In order to manage the country’s western borders and reduce illicit traffic, the law-enforcement agencies in Khyber-Pakhtunkhwa (K-P) and Balochistan will soon receive international aid.
To this end, the UK government and the United Nations Office on Drugs and Crime (UNODC) signed a three-year agreement on Friday, under which the UK government will contribute £3.6 million (approximately Rs548 million)to support the UNODC’s Border Management Programme in Pakistan.
The agreement was signed by the UNODC Country Representative Jeremy Douglas and the UK Deputy High Commissioner Alison Blake at the UNODC office in Islamabad. Additional Inspector General of K-P Police Khalid Masood also attended the ceremony.
The programme will provide operational equipment such as scanners and vehicles to the police, and also provide training to officials of the police and other law-enforcement agencies, said Douglas. He said the border provinces are challenged by transnational crime and a number of trafficking and instability issues, adding that law-enforcement personnel are often in need of training and equipment to perform day-to-day work.
Douglas said the K-P government is setting up a new training academy for police at Nowshera and the UNODC wants to contribute. “They have a new training academy coming up, so we want to offer trainers, computer-based training labs and equipment for the training facility,” he said. The training modules have been translated in local languages, which will help officers being recruited from local communities who have only received basic training.
Blake said the programme will help improve border management capacity between Afghanistan and Pakistan. “It will strengthen Pakistan’s ability to control its borders, both to stop illicit flows such as drugs that blight the region, but also to facilitate legitimate trade,” she said. The programme will also build the capacity of Pakistani institutions and foster international cooperation, she added.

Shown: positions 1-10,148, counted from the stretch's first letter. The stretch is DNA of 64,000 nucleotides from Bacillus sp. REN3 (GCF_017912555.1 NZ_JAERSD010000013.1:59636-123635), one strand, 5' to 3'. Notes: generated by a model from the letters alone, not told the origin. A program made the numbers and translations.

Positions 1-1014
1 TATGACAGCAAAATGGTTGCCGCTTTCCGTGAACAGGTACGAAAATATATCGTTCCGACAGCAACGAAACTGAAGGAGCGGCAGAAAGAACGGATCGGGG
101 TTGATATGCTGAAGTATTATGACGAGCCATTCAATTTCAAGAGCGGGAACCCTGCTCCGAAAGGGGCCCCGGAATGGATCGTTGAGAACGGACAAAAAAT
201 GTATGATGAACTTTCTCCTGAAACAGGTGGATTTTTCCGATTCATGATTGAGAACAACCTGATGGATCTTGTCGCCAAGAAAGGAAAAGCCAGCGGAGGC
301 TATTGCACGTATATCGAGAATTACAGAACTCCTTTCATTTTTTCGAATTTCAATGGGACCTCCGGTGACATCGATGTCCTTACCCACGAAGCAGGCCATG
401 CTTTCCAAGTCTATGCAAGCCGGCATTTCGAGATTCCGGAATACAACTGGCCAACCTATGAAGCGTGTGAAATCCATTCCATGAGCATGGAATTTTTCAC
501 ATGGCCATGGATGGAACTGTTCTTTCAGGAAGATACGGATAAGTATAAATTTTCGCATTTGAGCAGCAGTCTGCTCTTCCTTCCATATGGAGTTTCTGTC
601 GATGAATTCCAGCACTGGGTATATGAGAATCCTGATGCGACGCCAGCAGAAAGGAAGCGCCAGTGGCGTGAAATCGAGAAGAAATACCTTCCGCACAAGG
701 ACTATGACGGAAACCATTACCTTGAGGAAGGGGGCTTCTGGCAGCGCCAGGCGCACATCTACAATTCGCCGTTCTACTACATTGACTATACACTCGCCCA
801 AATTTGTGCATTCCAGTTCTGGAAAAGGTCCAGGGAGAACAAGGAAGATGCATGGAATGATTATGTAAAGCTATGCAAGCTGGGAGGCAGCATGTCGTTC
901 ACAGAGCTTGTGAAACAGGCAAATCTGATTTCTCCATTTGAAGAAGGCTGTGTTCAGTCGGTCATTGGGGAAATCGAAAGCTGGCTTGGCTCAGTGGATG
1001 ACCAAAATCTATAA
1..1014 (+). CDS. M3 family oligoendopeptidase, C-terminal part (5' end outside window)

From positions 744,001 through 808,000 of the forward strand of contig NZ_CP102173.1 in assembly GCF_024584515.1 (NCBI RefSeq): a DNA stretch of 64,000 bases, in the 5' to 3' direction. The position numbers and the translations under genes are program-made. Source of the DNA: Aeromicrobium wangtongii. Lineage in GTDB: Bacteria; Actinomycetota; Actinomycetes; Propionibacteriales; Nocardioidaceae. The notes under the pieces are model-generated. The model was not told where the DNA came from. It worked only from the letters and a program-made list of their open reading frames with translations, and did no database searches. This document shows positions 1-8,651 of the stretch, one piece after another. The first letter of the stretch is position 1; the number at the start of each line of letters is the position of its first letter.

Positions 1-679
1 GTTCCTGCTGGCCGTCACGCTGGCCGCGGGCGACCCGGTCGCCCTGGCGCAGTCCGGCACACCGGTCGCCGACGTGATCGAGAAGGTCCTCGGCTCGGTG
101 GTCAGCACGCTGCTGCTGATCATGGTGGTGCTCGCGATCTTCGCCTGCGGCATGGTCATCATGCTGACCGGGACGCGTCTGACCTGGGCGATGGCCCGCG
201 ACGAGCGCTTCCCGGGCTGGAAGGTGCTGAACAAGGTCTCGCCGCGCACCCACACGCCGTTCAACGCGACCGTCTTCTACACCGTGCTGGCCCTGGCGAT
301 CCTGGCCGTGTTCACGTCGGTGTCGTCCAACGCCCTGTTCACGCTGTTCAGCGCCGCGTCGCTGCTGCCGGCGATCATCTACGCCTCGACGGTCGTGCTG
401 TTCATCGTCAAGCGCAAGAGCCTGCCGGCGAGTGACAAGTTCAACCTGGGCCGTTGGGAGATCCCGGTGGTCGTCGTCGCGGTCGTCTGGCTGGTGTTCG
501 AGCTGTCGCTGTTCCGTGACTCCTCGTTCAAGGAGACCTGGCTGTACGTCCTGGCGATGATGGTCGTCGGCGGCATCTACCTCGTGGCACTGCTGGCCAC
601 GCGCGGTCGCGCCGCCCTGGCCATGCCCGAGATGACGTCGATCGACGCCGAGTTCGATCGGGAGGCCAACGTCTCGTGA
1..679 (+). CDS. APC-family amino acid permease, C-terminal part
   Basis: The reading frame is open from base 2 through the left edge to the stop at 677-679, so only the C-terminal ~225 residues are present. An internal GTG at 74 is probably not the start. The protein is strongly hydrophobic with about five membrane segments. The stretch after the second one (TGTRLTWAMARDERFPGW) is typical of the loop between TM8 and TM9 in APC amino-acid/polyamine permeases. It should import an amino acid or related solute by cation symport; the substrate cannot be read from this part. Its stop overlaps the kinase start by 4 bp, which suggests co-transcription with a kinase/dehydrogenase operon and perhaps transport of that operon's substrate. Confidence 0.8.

“Both countries face an immense challenge in tackling transnational organised crime, which respect no boundaries and illicit trade flows,” Blake said. “Trade in narcotics and drug precursors devastates lives here and in Afghanistan and also on the streets of the UK and other countries around the world,” she added.
She said the illicit drugs trade is a major source of funding and is also used by extremist and insurgent groups to make explosives.
Douglas agreed that Pakistan’s western border areas are impacted by drug trafficking. “What we are aiming to do is also increase a lot of knowledge in the police on drug issues and increase the capacity of all the law enforcement agencies working there to deal with drugs and organised crime issues,” he added.
Masood said fighting militants has taken its toll on the K-P police force. Just in the past three months, the K-P Police lost three superintendents of police in militant attacks,” Masood said. “In the war-like situation we have, more than 500 police officers have been martyred.”
Published in The Express Tribune, November 17th, 2012.